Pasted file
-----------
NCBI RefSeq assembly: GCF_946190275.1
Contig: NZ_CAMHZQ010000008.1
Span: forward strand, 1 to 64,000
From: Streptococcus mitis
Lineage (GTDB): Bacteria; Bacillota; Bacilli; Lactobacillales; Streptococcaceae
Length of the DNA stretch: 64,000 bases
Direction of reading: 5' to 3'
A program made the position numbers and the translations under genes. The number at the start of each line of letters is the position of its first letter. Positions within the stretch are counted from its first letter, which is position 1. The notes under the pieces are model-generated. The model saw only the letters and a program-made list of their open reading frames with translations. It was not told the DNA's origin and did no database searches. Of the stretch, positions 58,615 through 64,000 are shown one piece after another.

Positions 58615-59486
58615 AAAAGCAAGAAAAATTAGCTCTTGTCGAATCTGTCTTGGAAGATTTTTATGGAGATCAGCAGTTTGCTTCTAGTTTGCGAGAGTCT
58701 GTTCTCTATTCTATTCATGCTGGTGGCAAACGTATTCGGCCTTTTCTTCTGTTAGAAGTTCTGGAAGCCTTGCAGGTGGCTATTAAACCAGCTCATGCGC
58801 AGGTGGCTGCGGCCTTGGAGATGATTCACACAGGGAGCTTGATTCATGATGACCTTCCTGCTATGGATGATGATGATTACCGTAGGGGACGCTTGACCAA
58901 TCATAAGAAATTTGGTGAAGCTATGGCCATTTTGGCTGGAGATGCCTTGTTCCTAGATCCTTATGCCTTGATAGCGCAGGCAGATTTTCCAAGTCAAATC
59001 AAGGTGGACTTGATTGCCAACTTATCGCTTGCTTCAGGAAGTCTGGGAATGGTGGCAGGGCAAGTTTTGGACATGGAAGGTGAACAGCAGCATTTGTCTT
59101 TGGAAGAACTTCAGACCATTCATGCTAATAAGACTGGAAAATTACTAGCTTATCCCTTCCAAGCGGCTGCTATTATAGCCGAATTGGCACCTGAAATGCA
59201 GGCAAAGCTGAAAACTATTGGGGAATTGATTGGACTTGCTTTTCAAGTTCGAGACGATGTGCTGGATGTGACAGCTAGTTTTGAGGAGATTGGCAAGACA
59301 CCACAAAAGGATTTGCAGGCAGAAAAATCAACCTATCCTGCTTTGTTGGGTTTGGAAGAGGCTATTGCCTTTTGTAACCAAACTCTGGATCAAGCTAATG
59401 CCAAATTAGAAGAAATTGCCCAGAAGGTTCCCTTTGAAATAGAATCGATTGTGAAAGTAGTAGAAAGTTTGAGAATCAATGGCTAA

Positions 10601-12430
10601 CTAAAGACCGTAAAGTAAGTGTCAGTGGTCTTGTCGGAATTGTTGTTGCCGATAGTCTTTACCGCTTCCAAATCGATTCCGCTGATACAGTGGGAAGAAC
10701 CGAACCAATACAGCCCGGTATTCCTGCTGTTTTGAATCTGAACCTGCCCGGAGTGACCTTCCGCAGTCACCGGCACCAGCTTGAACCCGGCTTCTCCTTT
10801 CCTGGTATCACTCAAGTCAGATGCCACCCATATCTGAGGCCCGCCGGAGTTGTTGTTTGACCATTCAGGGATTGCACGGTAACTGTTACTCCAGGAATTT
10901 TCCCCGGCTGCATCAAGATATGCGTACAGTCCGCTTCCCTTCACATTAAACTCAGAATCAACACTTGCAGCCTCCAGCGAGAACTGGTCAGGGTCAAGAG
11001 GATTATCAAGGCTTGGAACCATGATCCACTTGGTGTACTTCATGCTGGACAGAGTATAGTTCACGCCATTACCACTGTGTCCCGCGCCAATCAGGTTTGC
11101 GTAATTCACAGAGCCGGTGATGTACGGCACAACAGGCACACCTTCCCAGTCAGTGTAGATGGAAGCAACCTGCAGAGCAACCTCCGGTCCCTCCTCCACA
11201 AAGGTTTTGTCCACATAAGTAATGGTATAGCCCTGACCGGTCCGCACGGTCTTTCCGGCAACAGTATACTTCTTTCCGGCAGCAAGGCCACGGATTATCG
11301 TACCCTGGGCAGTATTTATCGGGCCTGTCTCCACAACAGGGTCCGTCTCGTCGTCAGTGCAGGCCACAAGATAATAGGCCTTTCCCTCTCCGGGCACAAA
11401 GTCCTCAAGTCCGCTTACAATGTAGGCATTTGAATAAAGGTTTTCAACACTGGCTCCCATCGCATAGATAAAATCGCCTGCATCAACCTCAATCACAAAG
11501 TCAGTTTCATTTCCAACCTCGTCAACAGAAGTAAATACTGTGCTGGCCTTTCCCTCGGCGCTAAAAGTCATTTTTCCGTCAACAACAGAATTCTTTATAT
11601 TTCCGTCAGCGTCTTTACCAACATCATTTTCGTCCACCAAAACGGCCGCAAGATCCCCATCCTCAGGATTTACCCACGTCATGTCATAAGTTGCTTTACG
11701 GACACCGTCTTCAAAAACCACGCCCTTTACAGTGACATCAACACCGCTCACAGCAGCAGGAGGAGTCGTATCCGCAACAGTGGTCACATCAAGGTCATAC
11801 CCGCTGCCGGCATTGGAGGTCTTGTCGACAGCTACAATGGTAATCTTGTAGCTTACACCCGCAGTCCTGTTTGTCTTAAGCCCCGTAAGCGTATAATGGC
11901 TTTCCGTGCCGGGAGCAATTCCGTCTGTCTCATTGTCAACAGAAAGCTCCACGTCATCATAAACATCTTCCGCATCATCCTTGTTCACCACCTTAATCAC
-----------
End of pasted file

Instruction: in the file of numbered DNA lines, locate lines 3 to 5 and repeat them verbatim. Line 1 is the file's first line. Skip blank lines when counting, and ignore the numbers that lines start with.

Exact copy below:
Span: forward strand, 1 to 64,000
From: Streptococcus mitis
Lineage (GTDB): Bacteria; Bacillota; Bacilli; Lactobacillales; Streptococcaceae